Palisade Pants made with Mood Fabrics

As much as I love a fitted pant, I didn’t want these to be too tight in the hip so I went with a size XS (based on my measurements). I ended up taking an additional 1/4″ out of the inseam to tighten up the legs ever so slightly (I don’t generally mess with the inseam, however, these pants do not have side seams), but I am very happy with how the hip and waist fits. FWIW, I did use the suggested elastic measurement and it fits perfectly without being too tight.

I made a muslin of the shorts before cutting into my fabric, because I wasn’t sure how these would fit on my body. I actually do own a pair of Clyde pants (from way back when I still worked at ES), and I always felt like the crotch was a little too long on me, so I went ahead and sewed up a test pair before committing. My test pair is actually a fully-finished wearable muslin – I used cotton bottomweight fabric, as well as the suggested interfacing, elastic, and topstitching details. So I also basically have a new pair of shorts when summer comes around haha. My sample showed that I did need to take some of the crotch length out – a full 1.5″ (crotch length refers to the measurement from front waist to back waist spanning the crotchal area, NOT the length from crotch to waist when you sit down, which is considered crotch depth. See this image for a visual) (also, every time I type crotch I accidentally type crochet instead what is wrong with me). Before you start wringing your hands on the mysteries of pants-fitting, please be aware that this is not an adjustment I see a lot of people make (and I touched a LOT of crotches last year during all my workshops). If you do need it, the explanation and process of how to fix are best outlined in Pants For Real People, which I recommend checking out for further questions!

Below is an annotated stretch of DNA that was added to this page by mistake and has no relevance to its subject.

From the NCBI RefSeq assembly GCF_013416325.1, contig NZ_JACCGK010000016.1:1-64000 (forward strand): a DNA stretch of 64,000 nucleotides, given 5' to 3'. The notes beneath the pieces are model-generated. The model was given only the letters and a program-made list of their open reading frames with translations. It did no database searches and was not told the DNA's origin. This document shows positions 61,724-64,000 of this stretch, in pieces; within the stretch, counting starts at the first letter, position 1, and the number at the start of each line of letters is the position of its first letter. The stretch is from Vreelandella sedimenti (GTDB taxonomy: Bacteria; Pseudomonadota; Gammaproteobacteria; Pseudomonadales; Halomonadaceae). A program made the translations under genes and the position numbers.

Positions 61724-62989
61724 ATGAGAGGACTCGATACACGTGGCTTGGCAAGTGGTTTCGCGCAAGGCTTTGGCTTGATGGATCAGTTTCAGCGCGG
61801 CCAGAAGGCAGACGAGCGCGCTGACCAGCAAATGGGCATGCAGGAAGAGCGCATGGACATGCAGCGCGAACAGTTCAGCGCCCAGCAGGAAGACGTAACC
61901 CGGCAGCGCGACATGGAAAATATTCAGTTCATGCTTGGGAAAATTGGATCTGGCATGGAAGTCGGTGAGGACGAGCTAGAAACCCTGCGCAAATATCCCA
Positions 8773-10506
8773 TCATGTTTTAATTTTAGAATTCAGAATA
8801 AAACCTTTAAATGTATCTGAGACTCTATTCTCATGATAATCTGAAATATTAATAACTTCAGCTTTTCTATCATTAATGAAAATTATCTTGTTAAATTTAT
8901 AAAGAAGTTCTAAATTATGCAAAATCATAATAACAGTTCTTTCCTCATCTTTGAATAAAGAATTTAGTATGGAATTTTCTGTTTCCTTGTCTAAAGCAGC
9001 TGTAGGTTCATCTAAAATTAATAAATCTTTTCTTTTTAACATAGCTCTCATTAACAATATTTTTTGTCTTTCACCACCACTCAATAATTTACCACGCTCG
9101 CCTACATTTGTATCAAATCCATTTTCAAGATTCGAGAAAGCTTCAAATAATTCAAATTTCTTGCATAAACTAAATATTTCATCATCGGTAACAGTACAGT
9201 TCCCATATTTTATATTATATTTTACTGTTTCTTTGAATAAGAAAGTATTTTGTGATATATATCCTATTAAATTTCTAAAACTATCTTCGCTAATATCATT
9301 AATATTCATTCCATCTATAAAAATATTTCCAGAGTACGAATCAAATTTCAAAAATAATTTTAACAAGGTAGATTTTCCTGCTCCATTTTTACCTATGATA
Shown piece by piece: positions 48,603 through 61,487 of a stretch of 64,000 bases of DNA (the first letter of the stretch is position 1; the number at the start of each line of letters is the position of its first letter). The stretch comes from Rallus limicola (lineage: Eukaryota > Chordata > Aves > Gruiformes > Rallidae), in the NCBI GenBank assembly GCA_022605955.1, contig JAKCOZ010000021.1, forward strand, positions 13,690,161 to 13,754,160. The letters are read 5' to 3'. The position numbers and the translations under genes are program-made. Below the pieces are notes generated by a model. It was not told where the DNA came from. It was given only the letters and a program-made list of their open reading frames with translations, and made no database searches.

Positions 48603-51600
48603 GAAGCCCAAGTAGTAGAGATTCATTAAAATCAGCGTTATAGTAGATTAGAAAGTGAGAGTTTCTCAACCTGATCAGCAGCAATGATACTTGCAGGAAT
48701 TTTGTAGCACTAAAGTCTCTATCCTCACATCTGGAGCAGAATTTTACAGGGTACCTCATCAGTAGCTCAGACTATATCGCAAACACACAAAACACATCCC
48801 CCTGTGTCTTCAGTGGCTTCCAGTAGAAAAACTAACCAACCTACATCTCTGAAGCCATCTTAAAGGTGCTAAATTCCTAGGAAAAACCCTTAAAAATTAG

ANYWAY, the amount that I took off the length was easily adjusted (albeit in a very hacky way) to my shorts, so yes, those are still wearable! One more adjustment I made to the pants was to change the crotch curve, as it was a little flat for my body (this is indicated by vertical folds in the fabric in a very unflattering spot). This was not necessary in my sample, but did show more prominently in my finished pants – probably because the fabric has more drape. The front still isn’t completely flat if I stand a certain way, but I think that’s pretty unavoidable with this soft fabric + pants shape combination.

Palisade Pants made with Mood Fabrics

Palisade Pants made with Mood Fabrics

Construction changes were minor. I wanted to keep the fabric soft, so I omitted about half of the interfacing (anywhere that there would be double layers of interfacing). This included the pockets and the center front waistband. In retrospect, I probably should have left the double layer of interfacing on the waistband as it does get a crease with wear, but, whatever. I used a lightweight fusible weft interfacing, which is pretty much my go-to for most fabrics.

I left off the mock fly (for aesthetic reasons), and just topstitched the center front and center back seams. I also added some topstitching to the back elastic, to keep it from twisting. And I also unintentionally shortened the pants when I shortened the crotch depth, so they are about 1.5″ shorter than the pattern – which thankfully is the perfect length for me haha.

Palisade Pants made with Mood Fabrics

Palisade Pants made with Mood Fabrics

Palisade Pants made with Mood Fabrics

Palisade Pants made with Mood Fabrics